I’ve got tons of yarn leftover from socks and thought it would be fun to use it with this loom.
I’ve got a little corner in my new studio with a view of the pond and the trees that surround it. I’ve been spending a bit of time there the last few mornings, weaving squares and listening to the birds call. I feel a bit like a kid at summer camp. Doing crafts and making something that may or may not be useful when I get it home.
I have no expectations of these squares. No project in mind that they’ll become. I’m just playing. Spending a little quiet time in the morning before I get started with my day.
I took all my photos before sitting down to write, launched my photo browser and nothing was there! 30 or more minutes later I’d checked settings on phone and laptop, consulted tech support forums and stomped around the kitchen muttering under my breath. [Note to self, the latter doesn’t really fix any problems.] Still, no photos.
So on the advice of my expert technical consultant I restarted the computer. A few minutes later the new photos (and a whole lot more I didn’t realize were missing) started trickling in. My blog post is saved. My sanity is saved. I can stop being mad at my devices. I love technology, except when I don’t. It’s pretty amazing what we can do with these powerful computers we carry around in our back pockets. And when it doesn’t work right I just feel helpless and dependent.
Now it is time to put the computer aside and do some work. I’m weaving scarves. On a loom made of wood and metal. Moving parts that I understand how to use and to fix when they get cranky. No computer assist, no wires. Just feet on the treadles, hands on the beater and my imagination to dream up something to make.
When I’m not stomping around the house muttering at technology I make lovely scarves and socks. I play with color and let my imagination run wild. Looking for something low-tech to brighten your day? Check out my Etsy shop and see what speaks to you.
Our move date is nearly here and the house is filling up with boxes. Stacks of empty ones to be filled and stacks of packed ones ready to be transported across the yard to the new house.
There is much to do still. I’ve not been very organized about this so far so there is much disarray as you can see.
But for some reason the most pressing obligation this morning was some quiet time with my poor neglected spinning wheel.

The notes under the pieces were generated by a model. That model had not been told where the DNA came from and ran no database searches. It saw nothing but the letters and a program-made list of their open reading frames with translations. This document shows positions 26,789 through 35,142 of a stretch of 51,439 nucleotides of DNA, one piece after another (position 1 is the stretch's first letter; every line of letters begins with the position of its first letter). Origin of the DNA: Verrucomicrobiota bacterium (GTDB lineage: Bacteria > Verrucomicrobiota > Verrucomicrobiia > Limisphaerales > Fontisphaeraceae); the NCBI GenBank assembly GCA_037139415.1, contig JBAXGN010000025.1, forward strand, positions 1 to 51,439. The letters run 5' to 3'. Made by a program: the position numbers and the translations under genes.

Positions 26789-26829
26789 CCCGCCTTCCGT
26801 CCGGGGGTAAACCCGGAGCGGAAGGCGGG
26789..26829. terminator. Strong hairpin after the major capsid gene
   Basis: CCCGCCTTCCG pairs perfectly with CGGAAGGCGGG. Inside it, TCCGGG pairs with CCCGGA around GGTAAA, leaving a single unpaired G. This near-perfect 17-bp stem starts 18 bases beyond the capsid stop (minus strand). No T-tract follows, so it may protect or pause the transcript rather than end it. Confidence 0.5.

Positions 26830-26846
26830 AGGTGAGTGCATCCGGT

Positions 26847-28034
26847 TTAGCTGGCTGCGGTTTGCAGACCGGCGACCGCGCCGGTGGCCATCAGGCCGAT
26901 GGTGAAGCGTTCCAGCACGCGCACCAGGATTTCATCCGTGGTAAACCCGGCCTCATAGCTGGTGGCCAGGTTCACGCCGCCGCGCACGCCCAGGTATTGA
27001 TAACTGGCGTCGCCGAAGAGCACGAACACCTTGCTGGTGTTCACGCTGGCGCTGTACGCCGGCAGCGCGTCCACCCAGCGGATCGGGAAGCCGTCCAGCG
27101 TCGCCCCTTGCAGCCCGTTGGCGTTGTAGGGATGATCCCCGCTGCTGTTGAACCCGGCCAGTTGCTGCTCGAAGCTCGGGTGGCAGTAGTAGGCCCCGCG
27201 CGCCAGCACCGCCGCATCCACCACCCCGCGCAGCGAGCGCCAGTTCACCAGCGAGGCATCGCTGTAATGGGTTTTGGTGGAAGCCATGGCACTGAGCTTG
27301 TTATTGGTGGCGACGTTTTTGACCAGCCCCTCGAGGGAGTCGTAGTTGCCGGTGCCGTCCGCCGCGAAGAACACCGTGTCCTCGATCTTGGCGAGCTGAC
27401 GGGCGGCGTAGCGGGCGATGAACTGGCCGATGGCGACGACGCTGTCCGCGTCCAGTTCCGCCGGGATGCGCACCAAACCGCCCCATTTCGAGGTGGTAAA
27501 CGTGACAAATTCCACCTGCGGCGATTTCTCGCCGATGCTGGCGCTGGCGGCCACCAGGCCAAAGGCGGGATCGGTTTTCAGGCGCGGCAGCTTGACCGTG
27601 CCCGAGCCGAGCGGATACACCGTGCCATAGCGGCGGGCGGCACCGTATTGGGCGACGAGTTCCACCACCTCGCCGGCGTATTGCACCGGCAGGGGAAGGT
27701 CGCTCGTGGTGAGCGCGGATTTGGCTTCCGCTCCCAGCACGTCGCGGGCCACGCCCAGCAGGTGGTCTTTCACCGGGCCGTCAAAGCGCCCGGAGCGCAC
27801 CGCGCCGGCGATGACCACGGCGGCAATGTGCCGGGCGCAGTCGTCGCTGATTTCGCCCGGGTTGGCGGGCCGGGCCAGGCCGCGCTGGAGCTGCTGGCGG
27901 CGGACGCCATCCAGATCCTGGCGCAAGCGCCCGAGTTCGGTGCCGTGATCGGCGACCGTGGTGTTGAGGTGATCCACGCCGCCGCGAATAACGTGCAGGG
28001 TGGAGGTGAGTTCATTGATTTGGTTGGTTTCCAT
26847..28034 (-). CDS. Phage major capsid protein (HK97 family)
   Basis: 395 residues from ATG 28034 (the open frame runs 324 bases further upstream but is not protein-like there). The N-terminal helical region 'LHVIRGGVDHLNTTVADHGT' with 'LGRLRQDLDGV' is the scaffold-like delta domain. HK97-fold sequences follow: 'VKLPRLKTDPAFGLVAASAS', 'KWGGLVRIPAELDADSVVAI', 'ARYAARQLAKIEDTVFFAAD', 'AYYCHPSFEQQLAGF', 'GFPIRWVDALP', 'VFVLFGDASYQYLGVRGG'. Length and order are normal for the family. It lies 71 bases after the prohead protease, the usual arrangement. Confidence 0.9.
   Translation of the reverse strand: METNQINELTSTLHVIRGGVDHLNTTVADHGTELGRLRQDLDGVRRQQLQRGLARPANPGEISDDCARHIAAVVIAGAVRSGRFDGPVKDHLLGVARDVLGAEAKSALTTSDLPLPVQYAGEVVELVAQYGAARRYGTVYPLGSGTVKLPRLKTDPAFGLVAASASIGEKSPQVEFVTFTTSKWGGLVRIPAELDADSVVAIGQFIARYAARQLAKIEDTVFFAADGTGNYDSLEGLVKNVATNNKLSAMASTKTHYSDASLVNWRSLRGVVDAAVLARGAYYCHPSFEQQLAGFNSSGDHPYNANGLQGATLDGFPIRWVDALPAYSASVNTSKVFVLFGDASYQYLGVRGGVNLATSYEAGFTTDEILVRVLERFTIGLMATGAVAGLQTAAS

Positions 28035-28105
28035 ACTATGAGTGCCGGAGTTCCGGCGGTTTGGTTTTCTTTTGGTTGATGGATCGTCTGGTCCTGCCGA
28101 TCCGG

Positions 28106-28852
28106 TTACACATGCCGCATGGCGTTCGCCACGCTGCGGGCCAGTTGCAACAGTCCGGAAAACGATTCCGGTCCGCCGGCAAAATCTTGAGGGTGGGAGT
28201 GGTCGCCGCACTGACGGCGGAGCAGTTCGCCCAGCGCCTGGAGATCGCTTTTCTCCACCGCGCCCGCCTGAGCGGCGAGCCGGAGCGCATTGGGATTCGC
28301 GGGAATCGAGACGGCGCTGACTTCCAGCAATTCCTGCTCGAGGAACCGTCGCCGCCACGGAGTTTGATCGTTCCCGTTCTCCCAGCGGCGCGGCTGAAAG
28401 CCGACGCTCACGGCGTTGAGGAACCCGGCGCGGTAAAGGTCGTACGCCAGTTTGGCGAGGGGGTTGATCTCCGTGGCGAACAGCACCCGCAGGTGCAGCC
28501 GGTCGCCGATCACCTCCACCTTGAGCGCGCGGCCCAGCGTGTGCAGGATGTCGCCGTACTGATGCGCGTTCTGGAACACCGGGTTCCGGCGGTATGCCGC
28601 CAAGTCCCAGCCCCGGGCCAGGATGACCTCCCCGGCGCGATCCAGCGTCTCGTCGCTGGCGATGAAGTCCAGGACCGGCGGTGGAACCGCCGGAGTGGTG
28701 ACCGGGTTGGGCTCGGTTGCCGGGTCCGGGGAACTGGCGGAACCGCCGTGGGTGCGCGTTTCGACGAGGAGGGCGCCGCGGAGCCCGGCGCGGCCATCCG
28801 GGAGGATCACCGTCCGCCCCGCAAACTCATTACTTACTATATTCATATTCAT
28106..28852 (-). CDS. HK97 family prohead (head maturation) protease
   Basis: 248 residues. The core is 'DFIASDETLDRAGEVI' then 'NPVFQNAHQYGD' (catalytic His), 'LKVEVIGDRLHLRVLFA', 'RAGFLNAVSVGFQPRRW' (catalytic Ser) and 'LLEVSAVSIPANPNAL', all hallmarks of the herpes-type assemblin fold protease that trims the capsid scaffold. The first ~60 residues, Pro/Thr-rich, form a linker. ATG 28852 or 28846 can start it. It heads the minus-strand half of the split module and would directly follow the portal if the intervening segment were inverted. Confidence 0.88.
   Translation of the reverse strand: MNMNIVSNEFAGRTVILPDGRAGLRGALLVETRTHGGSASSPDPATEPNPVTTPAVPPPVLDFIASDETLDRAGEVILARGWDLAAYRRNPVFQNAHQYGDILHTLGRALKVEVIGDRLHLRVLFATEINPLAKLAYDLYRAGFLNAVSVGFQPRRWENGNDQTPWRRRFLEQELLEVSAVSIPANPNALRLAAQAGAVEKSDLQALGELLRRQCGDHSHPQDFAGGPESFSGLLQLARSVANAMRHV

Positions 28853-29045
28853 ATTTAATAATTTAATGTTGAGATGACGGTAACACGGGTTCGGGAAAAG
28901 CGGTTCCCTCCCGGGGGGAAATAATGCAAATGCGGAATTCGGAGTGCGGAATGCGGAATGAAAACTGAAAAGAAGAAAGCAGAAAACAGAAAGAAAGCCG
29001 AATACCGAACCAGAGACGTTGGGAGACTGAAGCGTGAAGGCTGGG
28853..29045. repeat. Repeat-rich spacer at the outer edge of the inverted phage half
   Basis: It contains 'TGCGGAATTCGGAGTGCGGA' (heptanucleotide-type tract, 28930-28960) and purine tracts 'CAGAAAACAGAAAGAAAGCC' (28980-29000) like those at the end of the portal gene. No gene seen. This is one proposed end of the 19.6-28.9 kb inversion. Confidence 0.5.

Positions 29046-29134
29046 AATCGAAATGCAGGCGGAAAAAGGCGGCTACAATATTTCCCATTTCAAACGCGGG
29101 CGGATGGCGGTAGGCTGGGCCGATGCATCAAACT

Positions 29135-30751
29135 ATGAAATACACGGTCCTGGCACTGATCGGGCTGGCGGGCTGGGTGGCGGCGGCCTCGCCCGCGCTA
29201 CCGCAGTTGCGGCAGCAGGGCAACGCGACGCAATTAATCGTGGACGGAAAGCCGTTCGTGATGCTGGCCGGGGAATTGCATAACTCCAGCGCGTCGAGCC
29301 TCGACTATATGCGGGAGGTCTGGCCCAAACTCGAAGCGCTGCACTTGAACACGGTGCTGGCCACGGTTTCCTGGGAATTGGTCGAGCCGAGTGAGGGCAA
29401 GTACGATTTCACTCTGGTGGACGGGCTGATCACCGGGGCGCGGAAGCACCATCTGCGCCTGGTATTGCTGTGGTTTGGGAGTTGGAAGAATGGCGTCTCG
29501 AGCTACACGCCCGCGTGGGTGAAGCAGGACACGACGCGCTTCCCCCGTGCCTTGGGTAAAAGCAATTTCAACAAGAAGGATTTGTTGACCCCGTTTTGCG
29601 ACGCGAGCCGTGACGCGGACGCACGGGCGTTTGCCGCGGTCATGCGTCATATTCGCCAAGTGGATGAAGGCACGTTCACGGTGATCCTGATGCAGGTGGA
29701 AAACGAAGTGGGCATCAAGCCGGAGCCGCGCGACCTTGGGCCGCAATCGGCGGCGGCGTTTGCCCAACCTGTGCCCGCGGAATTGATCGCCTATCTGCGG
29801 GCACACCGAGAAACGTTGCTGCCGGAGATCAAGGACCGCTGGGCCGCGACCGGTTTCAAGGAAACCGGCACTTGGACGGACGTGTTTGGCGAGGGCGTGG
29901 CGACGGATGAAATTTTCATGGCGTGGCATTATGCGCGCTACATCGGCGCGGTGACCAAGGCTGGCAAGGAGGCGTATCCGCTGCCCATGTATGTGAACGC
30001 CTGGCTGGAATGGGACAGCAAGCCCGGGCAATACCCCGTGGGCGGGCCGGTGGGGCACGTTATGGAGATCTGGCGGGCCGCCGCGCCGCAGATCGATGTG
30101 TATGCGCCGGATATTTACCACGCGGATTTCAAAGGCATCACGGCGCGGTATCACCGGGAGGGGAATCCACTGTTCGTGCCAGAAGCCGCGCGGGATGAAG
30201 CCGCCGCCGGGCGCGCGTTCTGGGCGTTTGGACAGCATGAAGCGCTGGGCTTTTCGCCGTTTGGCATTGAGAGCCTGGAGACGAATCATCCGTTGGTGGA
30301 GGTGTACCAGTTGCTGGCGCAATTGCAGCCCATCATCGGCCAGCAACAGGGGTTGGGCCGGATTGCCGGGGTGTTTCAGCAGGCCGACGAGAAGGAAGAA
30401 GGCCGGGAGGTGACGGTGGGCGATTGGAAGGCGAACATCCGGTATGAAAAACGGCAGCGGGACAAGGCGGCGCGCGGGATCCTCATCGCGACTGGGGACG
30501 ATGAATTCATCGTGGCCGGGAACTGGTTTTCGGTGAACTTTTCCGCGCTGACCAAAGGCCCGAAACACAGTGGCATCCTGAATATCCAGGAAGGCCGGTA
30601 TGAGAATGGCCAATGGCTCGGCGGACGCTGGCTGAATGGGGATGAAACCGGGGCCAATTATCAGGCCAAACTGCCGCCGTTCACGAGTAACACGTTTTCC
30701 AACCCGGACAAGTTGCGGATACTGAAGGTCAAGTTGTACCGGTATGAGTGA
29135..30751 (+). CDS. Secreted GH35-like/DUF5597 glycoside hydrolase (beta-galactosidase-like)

Today I was practicing plying. I’ve spun some fun blue and white merino and filled bobbins. I’m plying my singles into a two ply yarn. I finished the first skein a couple of weeks ago and just filled the second bobbin which is ready to wind into a skein.
But now the packing calls. Quiet time is over and there is work to be done. My new studio awaits.
It’s pouring down rain here in my bit of Vermont and rainy days make me want to sit on the couch with knitting and movies I’ve seen dozens of times.
But I’m behind on my weaving quota for the week so I’m at the loom for now.
The quota is, of course, self imposed as I am my own boss. So I bargained with myself. If I wove this morning I could knit this afternoon. I don’t dislike the weaving process at all, I was just more inclined to something else today. I already feel great about the weaving progress and will likely finish this scarf and start the next before I call it quits at the loom today.
A few weeks ago a friend helped me sort through my personal yarn stash. She asked some tough questions about age of stash and intended use. We filled a donate bag and two big eBay bags and when we were done I still had LOTS of yarn. One of my most favorite yarns is Mountain Mohair from Green Mountain Spinnery. I love the colors and the feel. The slight sheen that comes from the mohair. It’s great to knit with and I’ve used it in sweaters and hats. I have a tendency though to pick up one skein of a color that tempts me. Over the years I’ve accumulated a few of these. I’ve added to my stash during their tent sale and, of course, with the leftovers from buying sweater quantities. While it is lovely to have this yarn to pet and admire, might it also be fun to knit with all of these great colors?
Part of the stash-sorting project was matching yarn to projects. Some pairings ended in divorce when I realized either that I no longer liked the pattern enough to knit it, or that I had been slightly misguided about my love for the yarn. But there is no breakup ahead between MM and I.
I decided that what I needed was a bit of a challenge. Sure, I could knit an established pattern. Trust me, I can get lost for hours looking at patterns on Ravelry. But what I wanted was to force myself to experiment a bit. Work outside of the strictures of a published pattern and the designer’s color scheme.
After a few minutes in the MM bin (one 12x12x12 cubby) I came out with 5 colors: Elderberry, Vincent’s Gold, Coral Bell, Partridgeberry and Blue Violet (clockwise from top left). I didn’t play with color wheels, or values or hues. I dove in and chose colors that I thought might work.
I selected an appropriately-sized needle using the ball band gauge as a guide and remembering that I usually drop two needle sizes to match pattern gauges. My project, my canvas, was a cowl and my design source was Alice Starmore’s Book of Fair Isle Knitting which contains page after page of charted designs. My other goal for this project was to gain more experience with two-color knitting.